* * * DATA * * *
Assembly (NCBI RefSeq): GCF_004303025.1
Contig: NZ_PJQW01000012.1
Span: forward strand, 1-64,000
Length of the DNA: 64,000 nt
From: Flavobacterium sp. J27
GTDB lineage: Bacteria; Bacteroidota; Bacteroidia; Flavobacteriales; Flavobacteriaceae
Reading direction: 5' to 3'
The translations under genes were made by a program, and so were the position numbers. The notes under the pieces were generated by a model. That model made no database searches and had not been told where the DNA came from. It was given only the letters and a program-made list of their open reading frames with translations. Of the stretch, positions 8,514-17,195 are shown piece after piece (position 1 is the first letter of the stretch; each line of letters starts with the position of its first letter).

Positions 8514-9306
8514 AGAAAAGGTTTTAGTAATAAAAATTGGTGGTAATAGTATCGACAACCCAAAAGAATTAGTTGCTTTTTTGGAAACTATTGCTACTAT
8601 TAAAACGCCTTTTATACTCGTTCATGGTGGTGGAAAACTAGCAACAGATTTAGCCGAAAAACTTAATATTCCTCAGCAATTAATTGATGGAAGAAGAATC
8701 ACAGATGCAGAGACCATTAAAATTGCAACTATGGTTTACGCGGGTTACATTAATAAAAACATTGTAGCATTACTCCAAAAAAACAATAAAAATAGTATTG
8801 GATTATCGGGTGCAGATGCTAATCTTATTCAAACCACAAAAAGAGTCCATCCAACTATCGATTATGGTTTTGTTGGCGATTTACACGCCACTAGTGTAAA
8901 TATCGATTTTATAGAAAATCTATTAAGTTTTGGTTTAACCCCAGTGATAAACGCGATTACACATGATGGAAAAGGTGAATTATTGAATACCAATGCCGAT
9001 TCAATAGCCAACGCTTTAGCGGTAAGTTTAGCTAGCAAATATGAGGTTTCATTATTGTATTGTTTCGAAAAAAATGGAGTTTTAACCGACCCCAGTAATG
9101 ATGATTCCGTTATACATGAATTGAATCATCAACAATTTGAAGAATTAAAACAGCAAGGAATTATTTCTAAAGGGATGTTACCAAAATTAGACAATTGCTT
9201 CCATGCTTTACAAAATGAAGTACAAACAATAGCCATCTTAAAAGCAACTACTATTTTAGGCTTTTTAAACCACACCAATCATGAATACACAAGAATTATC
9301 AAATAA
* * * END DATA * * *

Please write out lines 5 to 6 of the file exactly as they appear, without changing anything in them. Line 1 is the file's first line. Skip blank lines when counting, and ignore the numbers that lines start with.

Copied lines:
From: Flavobacterium sp. J27
GTDB lineage: Bacteria; Bacteroidota; Bacteroidia; Flavobacteriales; Flavobacteriaceae